Delivering a swift kick to the groin: why I love Krav Maga

As any fan of martial arts cinema knows, all you have to do to become the baddest mofo in town is acquire a “secret training manual”, perform a few comic interludes getting the moves wrong watched by your faithful sidekick, and by sunrise you’re storming the Shaolin Temple and kicking some serious monk ass.

I’ve been studying Krav Maga (not a martial art; it just looks like one) for a while now. (Badly). And have just had a few months out on injury time. So I thought that before I return to class next month, I could get an edge by acquiring their “secret training manual“!

There aren’t many good books on Krav, largely because it’s about doing not learning; a basic tenet is honing the body’s natural reflex movements by turning them into useful defences. Krav is practice not theory. But this out-of-print volume, translated from the original Hebrew of KM founder Imi “Sde-Or” and Eyal Yanilov, is a cracking read. Defence against knife attacks, defence against attackers holding a gun, use of everyday objects to counterattack, yada yada yada. There’s even a lesson on what to do if someone’s chucking grenades about, especially valuable on the streets of south London.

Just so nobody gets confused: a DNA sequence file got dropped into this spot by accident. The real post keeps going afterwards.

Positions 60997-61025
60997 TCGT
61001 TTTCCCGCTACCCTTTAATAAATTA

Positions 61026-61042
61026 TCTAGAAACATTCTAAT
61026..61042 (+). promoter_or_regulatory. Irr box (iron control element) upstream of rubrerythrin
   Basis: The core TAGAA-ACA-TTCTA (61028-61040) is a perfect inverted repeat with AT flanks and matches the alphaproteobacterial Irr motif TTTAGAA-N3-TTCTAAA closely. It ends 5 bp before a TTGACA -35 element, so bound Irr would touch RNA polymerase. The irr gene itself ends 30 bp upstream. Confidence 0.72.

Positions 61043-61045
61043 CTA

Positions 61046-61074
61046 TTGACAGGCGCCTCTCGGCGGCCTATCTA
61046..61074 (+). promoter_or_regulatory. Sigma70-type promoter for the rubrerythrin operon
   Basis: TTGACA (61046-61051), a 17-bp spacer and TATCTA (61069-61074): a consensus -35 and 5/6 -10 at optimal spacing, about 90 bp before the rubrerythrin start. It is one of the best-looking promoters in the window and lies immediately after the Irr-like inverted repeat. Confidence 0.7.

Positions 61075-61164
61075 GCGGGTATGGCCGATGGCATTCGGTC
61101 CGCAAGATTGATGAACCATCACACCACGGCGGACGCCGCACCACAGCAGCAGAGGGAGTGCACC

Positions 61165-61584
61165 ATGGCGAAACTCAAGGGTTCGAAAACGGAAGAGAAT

But ultimately the techniques of Krav are few and their delivery simple. And that’s what I like about it: its beautiful simplicity. No 99 basis stances or 48 positions, none of this crap about Sitting Dragons or Prancing Tigers or Monkeys Sitting On The Delicate Branch Of The Ancient Googah Tree. Krav has 3 stances, one of which could be accurately described as “standing normally.” Most of the defences against knife attacks seem to be variants on “deliver a swift kick to the groin” (after executing a forearm block of course.) It’s full of micro-cases written in complete deadpan:

“…The security officer then delivered a kick to the groin, stepped backwards, cocked his weapon, and shot him.”

Time to go and whack my punchbag for a while.

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